Wind down my freelance work
I’ve talked about being a freelancer on this blog before – there are definite good bits and bad bits, but this year I’d like to continue winding down my freelance activities. When I first started to do freelance writing I liked the flexibility of it and the additional money I made enabled me to live more comfortably. Now I’m in a very fortunate position where I have a full time contract for 2 years when I start my new job in March, I’ll be on an actual grown up person’s salary and during those two years I don’t want to be spending my ‘spare’ time on freelance stuff. Instead I want to use it to put my absolute all into my research career – finding fellowships, making connections with people and doing some bloody good research. I enjoyed freelancing at times, but in recent months it has become yet another thing on my to do list; even during the final weeks of thesis writing I was writing copy for businesses, and this year it’s been a pretty relentless schedule of two blog posts (that require a decent amount of time to research before I even start writing), every single week. In 2019 I want to spend that time in other ways.

Rediscover a love of fitness
Linking into public engagement and all of the extra things that I’ve done along side my research, I have not been to the gym in months. I don’t mean like a month or two, I mean probably about 9 months now. I’ve been paying for use of a pretty high end gym for that entire time, and I have booked classes, but I’ve then gone on to cancel them because something else came up – Science On A Postcard orders needing to be packed or freelance projects had tight deadlines etc. In 2019 that needs to change. I used to go to the gym 4 or 5 times a week, and I loved it. It was a normal part of my routine, and one that kept my mental health in check just as well as my physical health. Recently I’ve been experiencing really bad tiredness – I’m hesitant to call it fatigue because I don’t think it’s been that bad, but I have been sleeping a ridiculous amount, and feeling too tired to do things like going to the gym. Starting the year with a holiday and some much needed stress free time has been great, and I now have some supplements that will hopefully help the tiredness to reduce over the coming months, so I’d like to stat re-building my gym habit, and start going to hot yoga classes again. Whilst I’ve been out of the UK I haven’t had access to a gym (nor have I wanted it to be honest), but I’ve been walking lots which has been a great way to see new places whilst also keeping my body moving.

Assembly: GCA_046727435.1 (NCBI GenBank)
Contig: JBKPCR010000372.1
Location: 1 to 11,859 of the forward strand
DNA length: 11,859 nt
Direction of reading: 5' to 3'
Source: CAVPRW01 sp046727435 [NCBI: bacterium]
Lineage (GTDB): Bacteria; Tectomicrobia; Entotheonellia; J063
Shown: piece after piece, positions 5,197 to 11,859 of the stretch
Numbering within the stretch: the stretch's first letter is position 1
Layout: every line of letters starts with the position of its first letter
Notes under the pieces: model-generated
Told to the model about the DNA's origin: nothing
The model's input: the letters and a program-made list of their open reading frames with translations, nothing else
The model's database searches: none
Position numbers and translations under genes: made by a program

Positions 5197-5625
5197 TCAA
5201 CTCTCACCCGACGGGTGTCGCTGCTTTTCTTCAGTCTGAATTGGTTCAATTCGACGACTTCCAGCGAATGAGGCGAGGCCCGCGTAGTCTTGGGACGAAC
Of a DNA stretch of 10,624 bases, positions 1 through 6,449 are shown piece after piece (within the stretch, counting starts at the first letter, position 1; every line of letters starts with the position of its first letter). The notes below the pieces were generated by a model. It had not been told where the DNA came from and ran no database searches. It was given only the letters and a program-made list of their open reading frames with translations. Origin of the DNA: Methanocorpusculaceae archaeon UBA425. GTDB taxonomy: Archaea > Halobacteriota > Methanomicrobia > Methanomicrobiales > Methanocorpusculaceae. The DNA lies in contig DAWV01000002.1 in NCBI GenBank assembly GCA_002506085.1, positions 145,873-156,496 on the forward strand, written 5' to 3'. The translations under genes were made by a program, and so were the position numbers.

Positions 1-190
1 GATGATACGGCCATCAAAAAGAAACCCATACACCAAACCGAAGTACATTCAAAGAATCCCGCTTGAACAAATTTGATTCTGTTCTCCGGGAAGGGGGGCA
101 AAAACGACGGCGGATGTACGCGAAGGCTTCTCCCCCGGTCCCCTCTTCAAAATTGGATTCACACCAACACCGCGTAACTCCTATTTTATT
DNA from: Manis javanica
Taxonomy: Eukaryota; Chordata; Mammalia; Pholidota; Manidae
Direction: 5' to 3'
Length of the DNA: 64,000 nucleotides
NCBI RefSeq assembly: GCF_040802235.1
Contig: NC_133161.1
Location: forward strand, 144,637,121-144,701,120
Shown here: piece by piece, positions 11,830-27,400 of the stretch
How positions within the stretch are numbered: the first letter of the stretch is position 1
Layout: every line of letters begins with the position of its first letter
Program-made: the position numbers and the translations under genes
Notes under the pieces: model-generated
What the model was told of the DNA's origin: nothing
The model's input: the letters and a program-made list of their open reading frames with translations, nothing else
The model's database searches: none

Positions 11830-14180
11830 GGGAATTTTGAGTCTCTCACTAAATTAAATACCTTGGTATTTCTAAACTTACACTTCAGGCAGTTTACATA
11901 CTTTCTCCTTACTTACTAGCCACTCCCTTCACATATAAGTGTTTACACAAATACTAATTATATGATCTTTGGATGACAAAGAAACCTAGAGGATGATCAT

Those are the 4 main things I want to focus on during 2019, I have some little things I’d also like to do or get involved with, but I’ll update those as and when they (hopefully) happen! What do you think of setting new goals at the start of a new year; does it help you? If so, leave a comment and let me know what you plan to work on this year – I always find that putting my goals ‘out there’ and telling someone gives me more of a boost to pursue them so let’s share and encourage each other 🙂

Goodbye 2017, Hello 2018

At the beginning of 2017 when I first started this little blog, I published a post on my goals for this year. Now we’re in that weird time period between Christmas and New Year, so I thought I’d reflect on what progress I made with those goals, and then set some new ones for 2018.

Reflecting on 2017

2017 goal: Begin piecing together the thesis